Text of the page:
EVERYBODY asks if certain mods (springs, shocks, sway bars, tires) will make the ride "too stiff." That's fundamentally IMPOSSIBLE to answer and I wish folks would figure that out and stop asking. It's a totally personal thing that can't be quantified. I LIKE stiffness, because with it usually comes predictability and good tracking. Others HATE it, because they have sensitive passengers or bad backs or carry goldfish around or something.

Airbags that you can dial out when not towing seem to be the best compromise out there, with many happy users. I'm one.
 

·
Registered
2004 chevy trailblazer_lt
Joined
·
50 Posts
the only shocks that will help you with rear end sag when towing or loaded up in the rear are by monroe. i just found them at rockauto.com and i've been looking for them myself for awhile. They are monroe part# 58644 on the website. They are a shock with a coil spring built around it for helping with payload and whatnot. I know quite a few people who tow large travel trailers and got them to help out with sag when loaded up. They have also claimed that they don't affect the daily ride of the truck. Either way, for 96.89 for the pair, its a good price and it will probably only take about an hour to do the whole job with some very very basic tools.
 

·
Registered
2004 chevy trailblazer_lt
Joined
·
50 Posts
another thought passed my mind after i wrote the last reply....i would recommend these shocks over airsprings as helpers because these are strictly mechanical and there is much less to go wrong with these. to purchase the airsprings youre looking at over 100.00 just for the springs, then to add a compress and wiring is, i believe, another 300.00 or so. never really looked into them too much so i could be wrong. if you were to use just the airsprings you would have to stop and air them up before you leave with the travel trailer loaded up. its just one more thing to do before you leave on vacation and then you know theyre going to leak air slowly when youre on vacation so youre going to stop and fill them up again somewhere down the line. doesn't sound like a lot, but i know once ive got my camper hooked up the last thing i want to do is try and find a gas station where i can get in and out of without a lot of hassle. for somebody like yourself who doesn't seem to sure about even installing a set of shocks by yourself, i would definitely steer away from the airsprings. even if you can't find these shocks locally, you could order them and take them to a shop to have installed. and as far as a shop doing the work...with a lift and air tools, it should not take more than 45 minutes to an hour to do both sides. if you have them do it, just stay there hang out and keep an eye on what theyre doing. not a big task on these trucks at all.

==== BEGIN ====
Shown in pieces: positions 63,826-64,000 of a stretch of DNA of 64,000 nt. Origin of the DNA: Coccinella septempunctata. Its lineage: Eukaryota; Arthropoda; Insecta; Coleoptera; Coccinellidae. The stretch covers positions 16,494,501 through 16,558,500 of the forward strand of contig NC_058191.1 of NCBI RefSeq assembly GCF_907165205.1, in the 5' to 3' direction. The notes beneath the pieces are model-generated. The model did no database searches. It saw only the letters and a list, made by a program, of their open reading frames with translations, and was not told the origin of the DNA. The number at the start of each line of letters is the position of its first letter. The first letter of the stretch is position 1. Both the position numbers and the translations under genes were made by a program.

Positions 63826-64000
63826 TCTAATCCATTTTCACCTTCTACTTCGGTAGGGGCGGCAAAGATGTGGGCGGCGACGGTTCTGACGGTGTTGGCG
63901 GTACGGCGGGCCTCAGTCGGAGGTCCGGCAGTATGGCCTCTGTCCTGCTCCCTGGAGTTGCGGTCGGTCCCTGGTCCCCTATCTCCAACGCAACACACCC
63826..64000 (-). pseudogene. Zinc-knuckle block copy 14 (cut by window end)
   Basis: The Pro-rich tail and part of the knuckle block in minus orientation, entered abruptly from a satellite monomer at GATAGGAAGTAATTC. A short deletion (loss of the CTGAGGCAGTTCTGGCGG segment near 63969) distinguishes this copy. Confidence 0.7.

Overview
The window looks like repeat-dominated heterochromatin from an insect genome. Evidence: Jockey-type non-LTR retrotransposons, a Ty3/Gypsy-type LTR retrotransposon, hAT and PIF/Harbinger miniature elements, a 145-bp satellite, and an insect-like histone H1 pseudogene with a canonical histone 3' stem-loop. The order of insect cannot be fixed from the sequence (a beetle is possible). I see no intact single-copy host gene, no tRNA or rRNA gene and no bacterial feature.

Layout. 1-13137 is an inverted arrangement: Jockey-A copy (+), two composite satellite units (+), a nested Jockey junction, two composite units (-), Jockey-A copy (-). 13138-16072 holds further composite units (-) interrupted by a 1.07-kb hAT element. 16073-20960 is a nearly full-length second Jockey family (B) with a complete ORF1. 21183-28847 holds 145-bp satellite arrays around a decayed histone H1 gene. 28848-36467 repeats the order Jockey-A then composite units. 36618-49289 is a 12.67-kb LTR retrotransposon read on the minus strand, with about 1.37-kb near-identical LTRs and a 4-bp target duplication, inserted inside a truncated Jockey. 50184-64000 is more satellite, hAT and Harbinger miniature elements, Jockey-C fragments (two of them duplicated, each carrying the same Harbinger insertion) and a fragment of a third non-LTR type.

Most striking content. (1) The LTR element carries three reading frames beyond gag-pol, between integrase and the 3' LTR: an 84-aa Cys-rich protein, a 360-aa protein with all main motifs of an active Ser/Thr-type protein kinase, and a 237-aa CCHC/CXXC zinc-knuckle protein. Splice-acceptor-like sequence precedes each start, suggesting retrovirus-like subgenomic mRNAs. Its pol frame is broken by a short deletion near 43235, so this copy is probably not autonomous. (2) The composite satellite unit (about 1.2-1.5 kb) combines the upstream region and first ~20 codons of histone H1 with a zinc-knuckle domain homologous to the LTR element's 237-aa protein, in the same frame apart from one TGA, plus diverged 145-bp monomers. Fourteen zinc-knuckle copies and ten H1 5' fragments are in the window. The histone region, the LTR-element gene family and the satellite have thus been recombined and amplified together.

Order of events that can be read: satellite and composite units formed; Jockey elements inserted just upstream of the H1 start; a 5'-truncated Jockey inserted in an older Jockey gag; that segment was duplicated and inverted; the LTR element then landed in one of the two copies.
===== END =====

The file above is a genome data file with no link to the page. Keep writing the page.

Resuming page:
·
Registered
2004 buick rainier
Joined
·
109 Posts
I disagree with the last two posts. Helper shocks with springs or air shocks are typically really poor at their main job which is being a good quaity shock.

Its been mentioned many times on the forums that Airlift1000 air bags are the best bet for temporarly lifting the rear. They fit INSIDE your factory coils, so even if they bleed out over time your truck is still supported by the factory springs. They can be filled just like airing up a tire, you can mount the schrader valve where ever you desire, and if you were gonna tow a decent load you would check your bag pressure just like a good owner would also check their tire pressure befire hitching up.

Or you can buy their onboard compressor kit, which isn't really a necessity for 90% of us. I have had very good experience with the two sets of these bags I've owned, one set had lasted over 10 years before I got rid of the car. They hold air just like a tire, the air valve is the same as a tire valve, hence its serviceable and leaks out just about the same as a tire. Best of all they are under $100. If you tow alot the best setup is some rear Bilstein HD shocks and Airlift 1000 bags. Thats about $220 total.
 
1 - 15 of 15 Posts
Top